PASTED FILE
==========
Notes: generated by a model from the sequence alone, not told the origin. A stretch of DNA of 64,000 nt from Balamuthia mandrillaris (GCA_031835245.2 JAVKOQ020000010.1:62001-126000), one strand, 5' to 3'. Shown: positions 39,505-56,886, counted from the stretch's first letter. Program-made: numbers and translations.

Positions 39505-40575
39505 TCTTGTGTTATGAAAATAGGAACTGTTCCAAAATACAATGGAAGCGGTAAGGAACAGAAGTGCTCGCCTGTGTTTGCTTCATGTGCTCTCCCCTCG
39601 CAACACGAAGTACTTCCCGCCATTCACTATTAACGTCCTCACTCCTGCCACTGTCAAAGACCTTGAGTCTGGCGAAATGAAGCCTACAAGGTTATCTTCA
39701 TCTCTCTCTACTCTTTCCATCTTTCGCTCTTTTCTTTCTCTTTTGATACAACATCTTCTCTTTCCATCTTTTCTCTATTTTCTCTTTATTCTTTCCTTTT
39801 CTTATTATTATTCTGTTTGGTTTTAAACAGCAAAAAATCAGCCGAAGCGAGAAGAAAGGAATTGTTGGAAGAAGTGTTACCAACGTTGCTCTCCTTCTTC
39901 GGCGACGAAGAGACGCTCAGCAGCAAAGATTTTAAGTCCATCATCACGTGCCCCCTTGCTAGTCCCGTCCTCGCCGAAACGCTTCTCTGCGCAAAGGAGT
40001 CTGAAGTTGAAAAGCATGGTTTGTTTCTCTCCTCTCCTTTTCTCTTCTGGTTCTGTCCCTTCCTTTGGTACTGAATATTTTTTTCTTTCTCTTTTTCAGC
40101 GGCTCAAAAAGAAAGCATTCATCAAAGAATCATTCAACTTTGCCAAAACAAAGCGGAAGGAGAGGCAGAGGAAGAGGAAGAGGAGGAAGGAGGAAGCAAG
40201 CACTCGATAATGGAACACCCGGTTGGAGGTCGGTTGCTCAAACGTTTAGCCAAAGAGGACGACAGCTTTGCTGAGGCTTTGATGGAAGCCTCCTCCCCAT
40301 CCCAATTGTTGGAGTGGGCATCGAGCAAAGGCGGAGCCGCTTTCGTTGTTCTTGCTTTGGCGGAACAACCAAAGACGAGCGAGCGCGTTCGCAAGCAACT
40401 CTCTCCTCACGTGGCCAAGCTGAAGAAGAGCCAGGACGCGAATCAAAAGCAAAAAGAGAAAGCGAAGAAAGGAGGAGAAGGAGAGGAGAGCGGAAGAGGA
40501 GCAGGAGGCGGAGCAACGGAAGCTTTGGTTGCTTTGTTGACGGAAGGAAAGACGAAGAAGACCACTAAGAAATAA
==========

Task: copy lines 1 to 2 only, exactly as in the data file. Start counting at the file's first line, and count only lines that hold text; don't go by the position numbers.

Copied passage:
Notes: generated by a model from the sequence alone, not told the origin. A stretch of DNA of 64,000 nt from Balamuthia mandrillaris (GCA_031835245.2 JAVKOQ020000010.1:62001-126000), one strand, 5' to 3'. Shown: positions 39,505-56,886, counted from the stretch's first letter. Program-made: numbers and translations.

Positions 39505-40575